HPPR hosts & contributors
Sat October 5, 2013
The New And The Next: Fighter Who Won't Quit And Country Rap
Originally published on Thu October 17, 2013 9:27 am
The online magazine Ozy covers people, places and trends on the horizon. Co-founder Carlos Watson joins All Things Considered regularly to tell us about the site's latest discoveries.
This week, he tells NPR's Arun Rath about a rising star in country rap, a mixed martial arts fighter who just won't stay down and an innovative plan to turn failing schools around.
ARUN RATH, HOST:
From NPR West, it's ALL THINGS CONSIDERED. I'm Arun Rath.
It's time for the new and the next. Carlos Watson is the co-founder of the online magazine Ozy. Each week, he joins us to talk about what's new and what's next. Hey, Carlos. Welcome back.
CARLOS WATSON: Arun, good to be with you.
RATH: Some great stuff this week. There is one that I particularly enjoyed, about a man who's - let's say he's not the next big thing in mixed martial arts; Joe Kavey, I guess, who we can say he's got a perfect record.
WATSON: That's a funny way to think about it. You bet. He's 0 and 20-something. He has lost one match after another as an MMA fighter and has never quit. Most of us, if we had lost even a couple times, we would have said no mas and let it go. But incredibly, this guy, Joe Kavey, he's gotten to the ring or the cage one time after another in some really aggressive mixed martial arts and keeps coming back from more.
UNIDENTIFIED MAN #1: Representing Team Wasteland, here is Joe Kavey.
RATH: And can you explain for people what a cage match is? What is MMA, mixed martial arts?
WATSON: People use martial arts. They use classic boxing and punching. They use head butts. They use kicks. It's kind of all's fair. And this guy, Joe Kavey, is not the star of it but instead is an example of a guy who just won't quit.
(SOUNDBITE OF SONG, "KICKIN' IT IN TENNESSEE")
BIG SMO: (Singing) Rollin' on them back roads blowin' pine, sippin' on that moonshine all the time.
RATH: OK, Carlos. There is something new in the world of country music. Could you explain what we're listening to?
WATSON: Of course. We are listening to what some people would call country rap. Over the last couple of years, not surprisingly, you've gone from having rap artists and country artists work together on pieces to now you've got a guy named Big Smo, whose real name is John Smith, who's emerged as one of the first country rap superstars.
And it all started with this amazing YouTube video that he did with some friends down in Tennessee and subsequently got signed to a big label. And he's the first of several stars in this space and calls himself the boss of the sticks.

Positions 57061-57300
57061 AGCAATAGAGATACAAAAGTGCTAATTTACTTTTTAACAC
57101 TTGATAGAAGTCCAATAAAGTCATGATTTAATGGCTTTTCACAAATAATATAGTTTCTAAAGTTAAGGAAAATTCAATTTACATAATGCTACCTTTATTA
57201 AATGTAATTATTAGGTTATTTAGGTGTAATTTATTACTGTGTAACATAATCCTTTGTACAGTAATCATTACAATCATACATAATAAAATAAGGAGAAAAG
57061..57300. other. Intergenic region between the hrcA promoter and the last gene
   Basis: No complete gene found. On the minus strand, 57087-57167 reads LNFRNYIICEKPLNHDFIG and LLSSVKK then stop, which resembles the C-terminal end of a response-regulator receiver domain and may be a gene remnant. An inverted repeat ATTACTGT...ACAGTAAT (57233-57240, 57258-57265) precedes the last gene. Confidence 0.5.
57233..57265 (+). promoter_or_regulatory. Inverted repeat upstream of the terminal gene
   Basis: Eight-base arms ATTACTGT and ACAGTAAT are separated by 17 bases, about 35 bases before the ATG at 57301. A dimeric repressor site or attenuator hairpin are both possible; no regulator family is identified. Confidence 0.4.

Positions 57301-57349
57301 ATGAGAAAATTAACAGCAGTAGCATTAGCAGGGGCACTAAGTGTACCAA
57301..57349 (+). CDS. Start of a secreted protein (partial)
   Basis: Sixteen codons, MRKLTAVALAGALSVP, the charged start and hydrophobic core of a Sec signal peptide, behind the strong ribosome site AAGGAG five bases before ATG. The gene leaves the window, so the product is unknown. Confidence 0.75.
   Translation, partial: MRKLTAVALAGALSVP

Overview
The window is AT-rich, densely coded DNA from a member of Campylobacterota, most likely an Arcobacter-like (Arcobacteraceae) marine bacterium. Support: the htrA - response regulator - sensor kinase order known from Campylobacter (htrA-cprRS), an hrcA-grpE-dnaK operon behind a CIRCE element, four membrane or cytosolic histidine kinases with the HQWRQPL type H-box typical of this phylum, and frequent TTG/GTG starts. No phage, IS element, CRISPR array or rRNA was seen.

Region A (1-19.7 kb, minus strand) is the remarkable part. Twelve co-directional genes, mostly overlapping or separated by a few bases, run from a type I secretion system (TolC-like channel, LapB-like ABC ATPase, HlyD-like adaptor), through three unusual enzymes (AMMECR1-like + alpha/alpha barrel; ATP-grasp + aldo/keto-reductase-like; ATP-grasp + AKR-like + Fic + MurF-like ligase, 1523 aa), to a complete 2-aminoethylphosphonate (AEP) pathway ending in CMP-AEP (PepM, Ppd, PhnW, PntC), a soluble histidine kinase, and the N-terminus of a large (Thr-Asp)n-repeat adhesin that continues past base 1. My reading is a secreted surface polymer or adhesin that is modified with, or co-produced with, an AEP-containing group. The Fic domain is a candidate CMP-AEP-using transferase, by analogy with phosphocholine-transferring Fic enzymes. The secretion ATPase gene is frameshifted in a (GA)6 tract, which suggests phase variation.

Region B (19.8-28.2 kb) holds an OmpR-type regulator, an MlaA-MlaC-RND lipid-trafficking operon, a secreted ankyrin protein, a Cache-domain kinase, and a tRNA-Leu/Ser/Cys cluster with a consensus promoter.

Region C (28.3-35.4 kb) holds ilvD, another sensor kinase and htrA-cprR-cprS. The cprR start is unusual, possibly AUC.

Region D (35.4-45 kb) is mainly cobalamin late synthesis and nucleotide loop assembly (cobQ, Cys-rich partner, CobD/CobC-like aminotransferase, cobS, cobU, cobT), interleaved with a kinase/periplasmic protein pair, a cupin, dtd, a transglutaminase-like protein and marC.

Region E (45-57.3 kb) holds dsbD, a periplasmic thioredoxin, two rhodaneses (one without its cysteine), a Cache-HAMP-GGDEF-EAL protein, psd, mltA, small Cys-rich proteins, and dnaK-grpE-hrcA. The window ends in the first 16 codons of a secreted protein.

RATH: Well - I mean, the great thing about him is not that he's having a good time, he - in their way they're tight, their grooves are good, and they're pulling it off.
WATSON: You know, I got to tell you, I first started laughing, and then I started grooving to it. They just signed a really interesting deal with Warner Bros. And so my guess is that more people are going to see them at the Country Music Awards and other places.
RATH: Excellent. I want to see some more of Big Smo. Before we go, this one's a little bit more serious, but I love this story. This is a Harvard economics professor. His name is Roland Fryer. He's won the MacArthur Genius Grant. He won it two years ago. But now, he's working on this - it's sort of an unusual experiment involving struggling schools in Houston and Denver.
WATSON: Sadly, as he tells the story, he was abused by his father and didn't have much of a home life early on. Found himself in jail multiple times or in juvenile hall at about 15 or 16, realized that he only had himself to turn to. Worked his way through college, finished college in three years while holding on a full-time job, former gangster turned Ph.D. in economics, said: I've got an idea on how I can fix our existing schools.
And so he got permission from the superintendents and the teachers unions, by the way, in both Houston and Denver, two of the largest school districts, to essentially take over parts of those school districts and run about 30 schools in all. And in just two short years, he's managed to see some substantial progress among the kids in their ability to read, their ability to write, their ability to do math, and most importantly, maybe, their interest in moving on to college.
RATH: Nice. Carlos Watson is the co-founder of the online magazine Ozy. You can find links to the pieces we discussed at our website. And you definitely - you got to see the video of Big Smo. You just have to.
RATH: Carlos, thanks for your time again.
WATSON: Good to be with you. See you next week.
(SOUNDBITE OF MUSIC) Transcript provided by NPR, Copyright NPR.